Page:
Public Choice: rational ignorance, pork and rent-seeking

[The] Idea that when people go to the polls they are knowledgeable is ludicrous.

That is just one of many illuminations from Don Boudreaux, chair of the department of economics at George Mason, in the recent Econtalk discussion  “Don Boudreaux on Public Choice”. One of the firm results of Public Choice Theory is often expressed in the shorthand “rational ignorance”. This result is a consequence of two facts — that information is not free, while the deciding impact of an individual’s vote is nearly zero. So the payoff from investing in the study and critical thinking required to place an informed vote is effectively zero, while the cost is relatively high. I.e., just to study a single issue (say energy policy) requires many hours of time that alternatively could have been invested in family time, or in better job qualifications, or …

What’s the point? The problem is concentrated benefits, diffuse costs. A smaller government is less likely to do harm than a bigger government. It is impossible for voters to know what the federal government is up to. In practice they do not know the impact nor effectiveness of what competing politicians are proposing. A smaller government presents less opportunity for politicians to divert taxpayer’s earnings to pay off supporters (pork). A smaller government presents less opportunity for rent-seeking by interests that influence government to provide them special benefits.

I recommend the short summary of Public Choice at the Concise Encyclopedia of Economics. Here is a descriptive excerpt:

(…) In modeling the behavior of individuals as driven by the goal of utility maximization—economics jargon for a personal sense of well-being—economists do not deny that people care about their families, friends, and community. But public choice, like the economic model of rational behavior on which it rests, assumes that people are guided chiefly by their own self-interests and, more important, that the motivations of people in the political process are no different from those of people in the steak, housing, or car market. They are the same human beings, after all. As such, voters “vote their pocketbooks,” supporting candidates and ballot propositions they think will make them personally better off; bureaucrats strive to advance their own careers; and politicians seek election or reelection to office. Public choice, in other words, simply transfers the rational actor model of economic theory to the realm of politics.

Don’t forget that the primary motivation of politicians is to stay in office, to get re-elected. Forget “public good”, that is just romance. Public Choice is “politics without the romance” (James Buchanan).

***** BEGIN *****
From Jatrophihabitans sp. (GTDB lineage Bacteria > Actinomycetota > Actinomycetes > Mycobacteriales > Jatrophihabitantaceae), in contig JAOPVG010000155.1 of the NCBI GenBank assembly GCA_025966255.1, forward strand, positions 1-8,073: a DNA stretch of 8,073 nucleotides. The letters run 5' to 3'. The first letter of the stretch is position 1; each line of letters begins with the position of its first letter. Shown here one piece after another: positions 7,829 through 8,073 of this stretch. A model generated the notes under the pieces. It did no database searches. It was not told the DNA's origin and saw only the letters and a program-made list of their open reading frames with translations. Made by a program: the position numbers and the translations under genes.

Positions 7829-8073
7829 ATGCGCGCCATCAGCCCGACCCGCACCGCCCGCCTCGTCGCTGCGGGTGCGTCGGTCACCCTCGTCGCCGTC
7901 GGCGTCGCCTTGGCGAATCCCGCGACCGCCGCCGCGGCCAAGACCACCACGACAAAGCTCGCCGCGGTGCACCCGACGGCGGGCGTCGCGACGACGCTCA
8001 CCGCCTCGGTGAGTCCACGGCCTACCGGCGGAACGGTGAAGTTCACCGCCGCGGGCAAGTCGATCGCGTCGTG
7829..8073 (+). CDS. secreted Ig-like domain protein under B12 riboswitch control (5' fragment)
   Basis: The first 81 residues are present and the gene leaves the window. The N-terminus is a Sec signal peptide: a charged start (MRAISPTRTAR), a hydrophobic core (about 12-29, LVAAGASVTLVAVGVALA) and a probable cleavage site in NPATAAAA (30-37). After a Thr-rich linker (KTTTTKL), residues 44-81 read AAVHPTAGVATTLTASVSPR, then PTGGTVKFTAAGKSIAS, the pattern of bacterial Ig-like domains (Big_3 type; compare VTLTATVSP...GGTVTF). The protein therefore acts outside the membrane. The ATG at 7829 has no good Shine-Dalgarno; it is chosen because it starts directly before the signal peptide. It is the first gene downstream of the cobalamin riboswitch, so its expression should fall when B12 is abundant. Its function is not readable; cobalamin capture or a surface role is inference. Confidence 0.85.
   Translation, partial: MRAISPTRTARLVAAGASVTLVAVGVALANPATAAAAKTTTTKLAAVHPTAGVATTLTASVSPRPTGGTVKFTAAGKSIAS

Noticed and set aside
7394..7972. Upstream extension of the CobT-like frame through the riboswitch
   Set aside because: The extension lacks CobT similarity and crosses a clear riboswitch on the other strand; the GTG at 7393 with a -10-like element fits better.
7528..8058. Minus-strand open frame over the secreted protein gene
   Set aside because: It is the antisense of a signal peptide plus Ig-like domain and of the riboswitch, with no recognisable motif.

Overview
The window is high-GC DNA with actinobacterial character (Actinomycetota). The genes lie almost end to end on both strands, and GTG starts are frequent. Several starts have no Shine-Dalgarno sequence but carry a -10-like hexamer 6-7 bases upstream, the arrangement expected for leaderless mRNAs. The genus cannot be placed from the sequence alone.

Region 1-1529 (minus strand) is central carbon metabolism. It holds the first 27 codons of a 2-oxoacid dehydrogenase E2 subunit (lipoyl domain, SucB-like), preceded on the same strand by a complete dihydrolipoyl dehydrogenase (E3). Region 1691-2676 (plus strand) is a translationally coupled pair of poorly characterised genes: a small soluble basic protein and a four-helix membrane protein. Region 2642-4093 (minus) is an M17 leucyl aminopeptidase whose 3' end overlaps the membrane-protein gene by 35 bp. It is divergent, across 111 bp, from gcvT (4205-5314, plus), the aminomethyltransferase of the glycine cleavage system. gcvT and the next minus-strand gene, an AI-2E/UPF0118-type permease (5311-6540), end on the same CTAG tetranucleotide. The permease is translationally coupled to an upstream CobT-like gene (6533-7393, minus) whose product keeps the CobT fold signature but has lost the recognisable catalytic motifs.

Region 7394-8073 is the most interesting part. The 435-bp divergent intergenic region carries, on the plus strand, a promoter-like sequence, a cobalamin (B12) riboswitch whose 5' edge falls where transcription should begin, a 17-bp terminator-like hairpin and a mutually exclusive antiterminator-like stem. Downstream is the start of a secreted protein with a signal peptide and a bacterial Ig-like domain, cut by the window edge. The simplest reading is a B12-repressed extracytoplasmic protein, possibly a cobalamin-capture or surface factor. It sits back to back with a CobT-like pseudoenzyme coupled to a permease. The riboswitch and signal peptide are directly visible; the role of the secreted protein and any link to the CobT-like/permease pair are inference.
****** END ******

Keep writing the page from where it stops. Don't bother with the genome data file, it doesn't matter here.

The Lessons of Public Choice

One key conclusion of public choice is that changing the identities of the people who hold public office will not produce major changes in policy outcomes. Electing better people will not, by itself, lead to much better government. Adopting the assumption that all individuals, be they voters, politicians, or bureaucrats, are motivated more by self-interest than by public interest evokes a Madisonian perspective on the problems of democratic governance. Like that founding father of the American constitutional republic, public choice recognizes that men are not angels and focuses on the importance of the institutional rules under which people pursue their own objectives. “In framing a government which is to be administered by men over men, the great difficulty lies in this: you must first enable the government to control the governed; and in the next place oblige it to control itself” (Federalist, no. 51).

Institutional problems demand institutional solutions. If, for example, democratic governments institutionally are incapable of balancing the public budget, a constitutional rule that limits increases in spending and taxes to no more than the private sector’s rate of growth will be more effective in curbing profligacy than “throwing the rascals out.” Given the problems endemic to majority-rule voting, public choice also suggests that care must be exercised in establishing the domains of private and collective choice; that it is not necessarily desirable to use the same voting rule for all collective decisions; and that the public’s interest can be best protected if exit options are preserved by making collective choices at the lowest feasible level of political authority.

For more resources on informed voting, I highly recommend Bryan Caplan’s 2007 book Myth of the Rational Voter.

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